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Safety of rush immunotherapy using a modified schedule: A cumulative experience of 893 patients receiving multiple aeroallergens

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Conventional immunotherapy (IT) is effective in treating allergic rhinitis, allergic asthma, and chronic rhinosinusitis. Disadvantages include poor compliance, delayed efficacy, and patient frustration. Rush IT, or rapid desensitization, offers the advantages of rapid response, improved compliance, and cost-effectiveness. Although premedication with corticosteroids and antihistamines dramatically reduces systemic reactions, safety remains a primary concern. Two separate half-day schedules with minor differences were used to rapidly desensitize 893 patients (aged 1.5–77 years) in two typical outpatient settings equipped to treat anaphylaxis. All patients exhibited positive skin-prick tests to perennial and seasonal allergens. Diagnoses included allergic rhinitis (857/96%), allergic asthma (505/57%), and chronic rhinosinusitis (384/43%). Five hundred sixty-eight patients were premedicated with prednisone and H1-antihistamine for 3 days. Three hundred twenty-five patients were premedicated for 3 days with prednisone and H1- and H2-blockade. The protocol's final dose ranged from 0.1 to 0.5 mL of a 1:1000 dilution of extracts manufactured by ALK and Greer Laboratories. Patients continued on to higher doses by resuming a conventional schedule. Eighteen patients (2.0%) experienced a mild systemic reaction. All responded to subcutaneous epinephrine and/or nebulized albuterol and were sent home after observation. One patient (0.1%) experienced true anaphylaxis and received appropriate treatment and observation. Our experience with rush IT confirms that maintenance IT can be reached quickly and safely under careful supervision. Caution must be exercised when using this procedure because anaphylaxis does occur. Systemic reactions occur less frequently using a lower targeted final dose than previously described in the literature.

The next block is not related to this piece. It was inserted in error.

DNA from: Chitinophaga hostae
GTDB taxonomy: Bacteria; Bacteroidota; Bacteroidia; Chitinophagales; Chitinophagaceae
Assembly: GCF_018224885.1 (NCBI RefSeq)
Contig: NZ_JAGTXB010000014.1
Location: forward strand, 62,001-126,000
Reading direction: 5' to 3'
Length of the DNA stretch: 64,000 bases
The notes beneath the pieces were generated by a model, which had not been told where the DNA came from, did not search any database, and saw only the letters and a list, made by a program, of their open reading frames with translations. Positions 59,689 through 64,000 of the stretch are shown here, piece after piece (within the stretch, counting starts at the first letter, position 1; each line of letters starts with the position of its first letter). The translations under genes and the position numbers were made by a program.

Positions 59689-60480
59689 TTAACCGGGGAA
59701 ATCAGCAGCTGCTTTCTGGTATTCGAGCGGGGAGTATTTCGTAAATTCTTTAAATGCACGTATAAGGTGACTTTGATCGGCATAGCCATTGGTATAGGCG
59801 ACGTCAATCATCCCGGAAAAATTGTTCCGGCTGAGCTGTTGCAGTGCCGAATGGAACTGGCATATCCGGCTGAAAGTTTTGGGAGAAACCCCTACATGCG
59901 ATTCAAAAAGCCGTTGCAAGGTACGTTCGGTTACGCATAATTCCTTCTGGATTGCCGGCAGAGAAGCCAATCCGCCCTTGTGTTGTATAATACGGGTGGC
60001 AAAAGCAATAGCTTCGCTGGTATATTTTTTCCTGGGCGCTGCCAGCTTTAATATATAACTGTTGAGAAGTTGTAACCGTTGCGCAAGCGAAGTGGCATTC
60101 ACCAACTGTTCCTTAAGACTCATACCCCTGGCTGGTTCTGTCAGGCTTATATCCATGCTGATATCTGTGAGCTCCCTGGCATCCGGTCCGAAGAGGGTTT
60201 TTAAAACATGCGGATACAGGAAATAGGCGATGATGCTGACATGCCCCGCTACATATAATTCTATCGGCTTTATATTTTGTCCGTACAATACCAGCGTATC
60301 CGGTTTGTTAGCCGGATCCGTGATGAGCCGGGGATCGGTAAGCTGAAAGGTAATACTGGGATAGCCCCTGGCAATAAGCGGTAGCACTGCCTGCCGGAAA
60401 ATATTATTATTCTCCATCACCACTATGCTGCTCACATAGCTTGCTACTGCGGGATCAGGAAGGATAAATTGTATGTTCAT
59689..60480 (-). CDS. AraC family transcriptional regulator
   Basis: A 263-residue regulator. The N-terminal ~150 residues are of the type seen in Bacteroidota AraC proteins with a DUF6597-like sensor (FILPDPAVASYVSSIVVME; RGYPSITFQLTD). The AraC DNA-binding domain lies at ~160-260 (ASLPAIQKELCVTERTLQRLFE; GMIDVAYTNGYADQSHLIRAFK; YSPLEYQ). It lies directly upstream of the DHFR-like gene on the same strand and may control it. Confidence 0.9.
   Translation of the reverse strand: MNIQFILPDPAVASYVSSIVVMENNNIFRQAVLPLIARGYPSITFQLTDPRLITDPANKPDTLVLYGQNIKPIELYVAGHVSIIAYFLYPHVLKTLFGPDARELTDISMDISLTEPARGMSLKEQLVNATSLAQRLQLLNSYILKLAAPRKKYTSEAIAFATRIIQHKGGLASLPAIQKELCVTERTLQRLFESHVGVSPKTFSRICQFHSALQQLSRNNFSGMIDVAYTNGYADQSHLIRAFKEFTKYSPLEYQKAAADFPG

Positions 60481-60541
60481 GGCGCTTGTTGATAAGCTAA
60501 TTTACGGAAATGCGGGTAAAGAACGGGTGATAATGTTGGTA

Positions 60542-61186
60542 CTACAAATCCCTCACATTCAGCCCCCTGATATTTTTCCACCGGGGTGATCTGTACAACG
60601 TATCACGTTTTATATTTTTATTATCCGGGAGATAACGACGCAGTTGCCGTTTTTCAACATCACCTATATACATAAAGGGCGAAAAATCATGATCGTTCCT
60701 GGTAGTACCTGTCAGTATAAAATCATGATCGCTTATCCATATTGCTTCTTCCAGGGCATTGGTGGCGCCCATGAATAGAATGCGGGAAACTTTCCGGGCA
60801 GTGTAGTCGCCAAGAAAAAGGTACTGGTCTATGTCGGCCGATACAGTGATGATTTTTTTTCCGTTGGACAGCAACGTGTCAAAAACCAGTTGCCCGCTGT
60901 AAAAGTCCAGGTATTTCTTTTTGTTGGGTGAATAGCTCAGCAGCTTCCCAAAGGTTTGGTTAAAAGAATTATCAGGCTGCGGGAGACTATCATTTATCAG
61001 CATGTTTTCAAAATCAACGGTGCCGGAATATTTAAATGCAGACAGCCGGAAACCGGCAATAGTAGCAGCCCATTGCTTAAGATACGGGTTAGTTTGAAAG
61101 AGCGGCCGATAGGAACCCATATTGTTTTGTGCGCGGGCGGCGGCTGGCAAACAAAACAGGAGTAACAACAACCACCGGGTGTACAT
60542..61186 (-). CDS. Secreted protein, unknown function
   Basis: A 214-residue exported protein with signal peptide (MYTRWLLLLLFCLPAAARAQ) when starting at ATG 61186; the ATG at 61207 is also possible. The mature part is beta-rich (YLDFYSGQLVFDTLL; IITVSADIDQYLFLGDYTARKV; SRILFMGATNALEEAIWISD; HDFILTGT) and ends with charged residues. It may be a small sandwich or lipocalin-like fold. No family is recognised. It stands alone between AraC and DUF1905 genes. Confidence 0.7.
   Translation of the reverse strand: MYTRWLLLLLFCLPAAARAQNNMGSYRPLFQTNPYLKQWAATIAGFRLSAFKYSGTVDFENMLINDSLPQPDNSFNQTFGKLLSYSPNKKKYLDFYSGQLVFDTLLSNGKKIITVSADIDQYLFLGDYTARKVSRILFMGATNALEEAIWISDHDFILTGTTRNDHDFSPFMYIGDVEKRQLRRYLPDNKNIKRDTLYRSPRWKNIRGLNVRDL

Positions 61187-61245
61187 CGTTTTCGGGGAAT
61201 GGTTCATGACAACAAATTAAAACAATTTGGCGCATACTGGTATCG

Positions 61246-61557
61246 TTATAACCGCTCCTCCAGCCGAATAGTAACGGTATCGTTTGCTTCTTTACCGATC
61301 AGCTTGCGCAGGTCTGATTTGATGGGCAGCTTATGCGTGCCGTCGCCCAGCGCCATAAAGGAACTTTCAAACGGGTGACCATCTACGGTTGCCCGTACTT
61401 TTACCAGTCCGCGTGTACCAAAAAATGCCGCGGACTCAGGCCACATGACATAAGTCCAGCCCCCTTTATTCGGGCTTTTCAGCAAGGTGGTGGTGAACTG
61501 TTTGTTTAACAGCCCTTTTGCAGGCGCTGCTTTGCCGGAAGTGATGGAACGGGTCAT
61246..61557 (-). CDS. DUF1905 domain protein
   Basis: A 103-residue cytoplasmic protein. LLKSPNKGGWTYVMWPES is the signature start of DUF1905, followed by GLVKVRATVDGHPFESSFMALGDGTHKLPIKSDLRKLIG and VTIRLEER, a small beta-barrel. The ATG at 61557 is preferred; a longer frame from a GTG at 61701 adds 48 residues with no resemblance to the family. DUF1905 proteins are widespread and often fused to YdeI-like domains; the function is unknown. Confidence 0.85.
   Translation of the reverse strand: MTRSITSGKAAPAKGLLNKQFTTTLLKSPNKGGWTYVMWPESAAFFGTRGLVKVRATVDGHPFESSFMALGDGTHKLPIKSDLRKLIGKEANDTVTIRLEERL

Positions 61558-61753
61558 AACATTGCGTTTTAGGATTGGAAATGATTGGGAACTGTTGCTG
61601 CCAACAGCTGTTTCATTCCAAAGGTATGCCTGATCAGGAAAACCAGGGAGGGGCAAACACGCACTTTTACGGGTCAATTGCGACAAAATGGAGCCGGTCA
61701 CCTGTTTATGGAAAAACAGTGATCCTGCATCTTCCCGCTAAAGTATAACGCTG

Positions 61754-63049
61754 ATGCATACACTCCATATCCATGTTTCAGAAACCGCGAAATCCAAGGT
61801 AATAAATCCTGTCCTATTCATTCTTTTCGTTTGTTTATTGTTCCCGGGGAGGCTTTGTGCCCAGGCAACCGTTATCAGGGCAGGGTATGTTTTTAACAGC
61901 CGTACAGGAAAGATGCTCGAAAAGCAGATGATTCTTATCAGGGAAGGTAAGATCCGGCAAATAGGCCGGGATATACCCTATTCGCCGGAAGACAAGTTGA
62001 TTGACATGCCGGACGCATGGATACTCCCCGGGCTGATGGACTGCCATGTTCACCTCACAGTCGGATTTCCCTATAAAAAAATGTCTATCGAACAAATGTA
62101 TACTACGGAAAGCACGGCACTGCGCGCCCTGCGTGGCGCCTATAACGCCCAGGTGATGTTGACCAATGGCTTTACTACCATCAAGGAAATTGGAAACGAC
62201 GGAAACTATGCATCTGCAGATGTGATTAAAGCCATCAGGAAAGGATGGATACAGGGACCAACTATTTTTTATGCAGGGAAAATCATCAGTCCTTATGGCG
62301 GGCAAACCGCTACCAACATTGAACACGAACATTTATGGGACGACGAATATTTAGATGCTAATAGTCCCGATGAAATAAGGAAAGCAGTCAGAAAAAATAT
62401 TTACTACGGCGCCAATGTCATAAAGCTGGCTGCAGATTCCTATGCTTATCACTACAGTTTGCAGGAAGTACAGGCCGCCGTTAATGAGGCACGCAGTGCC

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Keywords: Allergen immunotherapy; allergen vaccination; allergic asthma; allergy; asthma; efficacy; rapid desensitization; rush immunotherapy

Document Type: Research Article

Affiliations: 1: From the The Allergy and Asthma Center, Fort Wayne, Indiana, Indiana University Fort Wayne Center, Fort Wayne, Indiana, 2: From the The Allergy and Asthma Center, Fort Wayne, Indiana, 3: From the The Allergy and Asthma Center, Fort Wayne, Indiana, Indiana Wesleyan University, Fort Wayne, Indiana, and 4: Hickory Allergy & Asthma Center, Hickory, North Carolina

Publication date: 2007-05-01

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  • Allergy and Asthma Proceedings is a peer reviewed publication dedicated to distributing timely scientific research regarding advancements in the knowledge and practice of allergy, asthma and immunology. Its primary readership consists of allergists and pulmonologists.

    The goal of the Proceedings is to publish articles with a predominantly clinical focus which directly impact quality of care for patients with allergic disease and asthma.

    Featured topics include asthma, rhinitis, sinusitis, food allergies, allergic skin diseases, diagnostic techniques, allergens, and treatment modalities. Published material includes peer-reviewed original research, clinical trials and review articles.

    Articles marked "F" offer free full text for personal noncommercial use only.

    The journal is indexed in Thomson Reuters Web of Science and Science Citation Index Expanded, plus the National Library of Medicine's PubMed service.
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